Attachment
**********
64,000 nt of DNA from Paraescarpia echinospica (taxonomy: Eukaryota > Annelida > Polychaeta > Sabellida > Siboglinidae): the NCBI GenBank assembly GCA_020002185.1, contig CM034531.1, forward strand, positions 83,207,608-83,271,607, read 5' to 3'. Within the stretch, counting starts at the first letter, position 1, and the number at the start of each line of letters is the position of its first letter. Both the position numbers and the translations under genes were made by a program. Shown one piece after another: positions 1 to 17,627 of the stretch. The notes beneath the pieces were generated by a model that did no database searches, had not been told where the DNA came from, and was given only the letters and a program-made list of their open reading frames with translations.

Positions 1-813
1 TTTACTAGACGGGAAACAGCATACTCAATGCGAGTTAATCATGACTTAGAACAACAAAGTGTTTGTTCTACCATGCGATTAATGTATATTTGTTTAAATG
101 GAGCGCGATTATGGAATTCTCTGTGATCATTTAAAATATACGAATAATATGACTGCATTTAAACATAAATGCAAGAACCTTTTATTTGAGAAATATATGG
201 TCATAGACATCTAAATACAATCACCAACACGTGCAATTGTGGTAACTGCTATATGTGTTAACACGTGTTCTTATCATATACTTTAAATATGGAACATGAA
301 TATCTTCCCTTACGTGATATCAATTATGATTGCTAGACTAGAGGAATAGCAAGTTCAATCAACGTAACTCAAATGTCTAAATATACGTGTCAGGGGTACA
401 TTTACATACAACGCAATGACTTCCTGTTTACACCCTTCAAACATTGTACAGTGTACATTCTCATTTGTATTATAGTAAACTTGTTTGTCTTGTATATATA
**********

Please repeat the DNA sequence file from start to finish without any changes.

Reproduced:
64,000 nt of DNA from Paraescarpia echinospica (taxonomy: Eukaryota > Annelida > Polychaeta > Sabellida > Siboglinidae): the NCBI GenBank assembly GCA_020002185.1, contig CM034531.1, forward strand, positions 83,207,608-83,271,607, read 5' to 3'. Within the stretch, counting starts at the first letter, position 1, and the number at the start of each line of letters is the position of its first letter. Both the position numbers and the translations under genes were made by a program. Shown one piece after another: positions 1 to 17,627 of the stretch. The notes beneath the pieces were generated by a model that did no database searches, had not been told where the DNA came from, and was given only the letters and a program-made list of their open reading frames with translations.

Positions 1-813
1 TTTACTAGACGGGAAACAGCATACTCAATGCGAGTTAATCATGACTTAGAACAACAAAGTGTTTGTTCTACCATGCGATTAATGTATATTTGTTTAAATG
101 GAGCGCGATTATGGAATTCTCTGTGATCATTTAAAATATACGAATAATATGACTGCATTTAAACATAAATGCAAGAACCTTTTATTTGAGAAATATATGG
201 TCATAGACATCTAAATACAATCACCAACACGTGCAATTGTGGTAACTGCTATATGTGTTAACACGTGTTCTTATCATATACTTTAAATATGGAACATGAA
301 TATCTTCCCTTACGTGATATCAATTATGATTGCTAGACTAGAGGAATAGCAAGTTCAATCAACGTAACTCAAATGTCTAAATATACGTGTCAGGGGTACA
401 TTTACATACAACGCAATGACTTCCTGTTTACACCCTTCAAACATTGTACAGTGTACATTCTCATTTGTATTATAGTAAACTTGTTTGTCTTGTATATATA